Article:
One of Dave's original tracks is titled "I Like My Chicken Fried", and with some fabulously funky bass lines by Dylan; equally funky organ grooves by Tom; and Norman and Jeff firing pure funk out of their horns; the track could have easily had a subtitle....."I like my chicken fried and my music funkified".
Depending on who you ask, "One More Mile To Go" is either a James Cotton or Muddy Waters cover. Either way, regardless which one of them is performing it, you know it's going to feature some killer harmonica. That said, in this particular case, it's not: James Cotton; Little Walter; Carey Bell; Jerry Portnoy; or any of the other fabulous harmonica players that played with Muddy who is killing it here - it's Dave Thomas.
The last of the four tracks recorded with this ensemble is Dave's other original, "Poor Boy". With the rhythm guys in their groove, this one features Dave and Tom passing the lead around on the guitar and organ like a hot potato.
The middle three tracks: "I Want the Blues" , "You Danced In My Kitchen" and "There's A Train", are all written Tony Henderson, a dear friend of Dave's. Along with some masterful acoustic guitar and mandolin playing by Declan Sinnott, the all acoustic tracks highlight Dave's outstanding vocal abilities.
The last three tracks: "Garden", "Eccentric Man" and "Strange Town" are Tony McPhee originals and they feature The Groundhogs backing Dave's vocals. Because they're a bit out of my wheelhouse, I'm going to steel a line from Rick Bowen's one sheet to describe them. "The project takes a psychedelic side trip to a studio in Bristol where The Groundhogs jammed out three more acid blues rockers.........."
To find out more about Welsh born guitarist, singer and songwriter Dave Thomas, and his long career on the British blues scene, just go to his website - www.davethomasblues.uk - and if you haven't yet received your copy of
"One More Mile" for airplay, just contact Betsie Brown at www.blindraccoon.com. Wherever you go and whomever you talk to, please tell them the Blewzzman sent you.
If you are from the Minneapolis–Saint Paul area of "The North Star State" chances are quite good that you've heard of Jay Walter Wilkins. Dating back to 1989, on and off, Jay's been fronting roots blues and blues rock bands for over thirty years now. Fast forwarding past the years of The Blues Kings, gaps of music inactivity and day jobs, Jay - who is now retired from those jobs - is back and he's ready to to take things to the next level. "Rectification", his first release under his own name - Jay Walter and The Rectifiers - could very well make that happen.
Along with Jay, on vocals and harmonica, The Rectifiers are: John Franken and Dan Schwalbe on guitars; John Schroder and Chris Johnson on bass; Bruce McCabe on piano and Hammond organ; and Victor Span on drums. "Rectification" contains eleven tracks of which ten are originals and/or collaborations by Jay and Don.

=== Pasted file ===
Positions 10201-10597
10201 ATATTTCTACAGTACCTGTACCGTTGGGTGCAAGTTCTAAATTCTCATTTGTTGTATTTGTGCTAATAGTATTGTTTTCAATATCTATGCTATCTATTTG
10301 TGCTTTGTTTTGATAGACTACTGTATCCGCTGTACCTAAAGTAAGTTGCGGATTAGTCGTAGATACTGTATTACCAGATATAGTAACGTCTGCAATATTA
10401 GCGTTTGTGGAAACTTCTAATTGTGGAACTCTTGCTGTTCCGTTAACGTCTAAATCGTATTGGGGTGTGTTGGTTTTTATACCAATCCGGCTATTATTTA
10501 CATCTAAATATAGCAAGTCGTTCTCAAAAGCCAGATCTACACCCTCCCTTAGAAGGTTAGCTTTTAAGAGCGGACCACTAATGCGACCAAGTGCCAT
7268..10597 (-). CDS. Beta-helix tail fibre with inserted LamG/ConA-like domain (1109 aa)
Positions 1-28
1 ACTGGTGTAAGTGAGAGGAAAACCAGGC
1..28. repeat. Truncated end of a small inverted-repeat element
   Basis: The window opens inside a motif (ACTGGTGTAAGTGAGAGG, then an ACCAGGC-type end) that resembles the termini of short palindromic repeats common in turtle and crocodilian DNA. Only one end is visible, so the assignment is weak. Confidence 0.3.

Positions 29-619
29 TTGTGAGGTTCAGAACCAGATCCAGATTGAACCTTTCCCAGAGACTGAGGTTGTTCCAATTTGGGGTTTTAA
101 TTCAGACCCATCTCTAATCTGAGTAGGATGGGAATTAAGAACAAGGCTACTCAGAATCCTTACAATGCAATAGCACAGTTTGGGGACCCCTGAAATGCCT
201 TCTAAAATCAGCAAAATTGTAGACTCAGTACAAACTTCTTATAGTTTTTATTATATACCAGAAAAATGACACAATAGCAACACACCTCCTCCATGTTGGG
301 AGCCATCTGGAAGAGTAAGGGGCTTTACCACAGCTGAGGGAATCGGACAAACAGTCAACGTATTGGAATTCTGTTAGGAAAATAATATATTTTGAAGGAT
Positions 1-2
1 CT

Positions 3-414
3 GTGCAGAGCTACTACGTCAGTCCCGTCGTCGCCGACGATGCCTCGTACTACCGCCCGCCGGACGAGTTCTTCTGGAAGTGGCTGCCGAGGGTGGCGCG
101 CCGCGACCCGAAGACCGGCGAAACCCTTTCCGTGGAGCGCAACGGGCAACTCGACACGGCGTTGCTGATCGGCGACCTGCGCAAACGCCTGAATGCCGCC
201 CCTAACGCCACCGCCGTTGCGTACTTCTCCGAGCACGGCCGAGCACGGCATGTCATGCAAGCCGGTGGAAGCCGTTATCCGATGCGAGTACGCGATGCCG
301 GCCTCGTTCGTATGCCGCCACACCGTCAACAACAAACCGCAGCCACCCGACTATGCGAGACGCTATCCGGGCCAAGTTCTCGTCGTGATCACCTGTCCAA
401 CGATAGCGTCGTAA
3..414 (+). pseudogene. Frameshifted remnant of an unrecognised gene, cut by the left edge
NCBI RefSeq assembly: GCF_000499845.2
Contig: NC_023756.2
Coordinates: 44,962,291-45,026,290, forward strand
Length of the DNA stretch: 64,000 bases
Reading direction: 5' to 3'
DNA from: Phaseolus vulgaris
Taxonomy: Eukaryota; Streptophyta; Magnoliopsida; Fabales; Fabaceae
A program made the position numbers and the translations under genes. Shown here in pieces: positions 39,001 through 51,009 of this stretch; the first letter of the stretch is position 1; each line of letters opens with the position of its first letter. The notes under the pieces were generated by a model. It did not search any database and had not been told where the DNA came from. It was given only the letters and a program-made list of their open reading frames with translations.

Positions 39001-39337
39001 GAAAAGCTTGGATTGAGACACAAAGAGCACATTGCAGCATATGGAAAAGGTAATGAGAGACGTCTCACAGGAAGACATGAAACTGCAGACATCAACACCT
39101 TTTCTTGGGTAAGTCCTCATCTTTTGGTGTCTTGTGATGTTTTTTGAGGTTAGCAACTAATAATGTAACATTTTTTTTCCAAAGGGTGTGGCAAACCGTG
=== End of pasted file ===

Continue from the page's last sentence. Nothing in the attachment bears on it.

The Rectifiers get their inspiration from fifties style Chicago, Memphis and Gulf Coast blues and to me, that all translates to my kind of blues - "traditional". With that said, "Rectifier Man" - the disc's opening, will testify to that. It's a straight up shuffle with John Schroder and Victor Span in a tight rhythm groove; Bruce McCabe bangin' out smokin' piano leads from my favorite part of the piano - those high end right hand keys; gutsy blues guitar licks by John Franken; and front man Jay Walter belting out the blues both vocally and with heated harmonica leads. This is the kind of stuff us purists can listen to all night long.
I'm willing to bet that, regardless of the genre, those of us who often attend shows at live music venues know someone like this. Damn, I've already mentally put a three piece band together. The song is titled "The Legend" and by no means is it referring to a Buddy Guy, a John Primer, et al. You see, this is a song about that person whose got all the right gear, a vintage Fender amp and guitar too; Ray ban shades and a fedora hat; tattoos, diamonds and a golden earring; but none of this matters 'cause he just can't play or sing. His clothes are that perfect retro style with Italian shoes direct from China; he's totally convinced that he's where it's at and will be the next big find: he is indeed a legend.....in his own mind. My suggestion, based on what I'm musically hearing here, is that this guy should take guitar lessons from John and Dan and singing lessons from Jay. Fun and cleverly written track.
Flowing with Memphis soul and funk, "Early Saturday Morning" had me dancing in my chair. Containing the usually good rhythm and dynamite dual guitars, this one is highlighted by Jay and Bruce complimenting each other with their outstanding harmonica and Hammond leads, and Jay sounding his disc's best on vocals. Very good stuff!
I'm not going to mention any names but I seem to think I might know who Jay is referring to on a track titled "Con Man". This is a rock-a-billy smoker with more strong rhythm from Victor on the drums and this time Chris on bass; scorching leads from the guitar sparring between John and Dan; and fabulous Jerry Lee type piano runs that definitely add to the rock part of rock-a-billy.
Since I'm a huge fan of Jimmy Reed and my favorite harmonica chords are those high end ones he pretty much patented, I love it when harmonica players include a song of his on their releases. Jay not only did that but he nailed this rendition of "Gonna Find My Baby" (J. Reed), as well.
The disc closes with an instrumental slugfest titled "On The Beam". It's basically Jay and John going toe to toe for three rounds (minutes) on the harp and guitar. Think Whammer Jammer.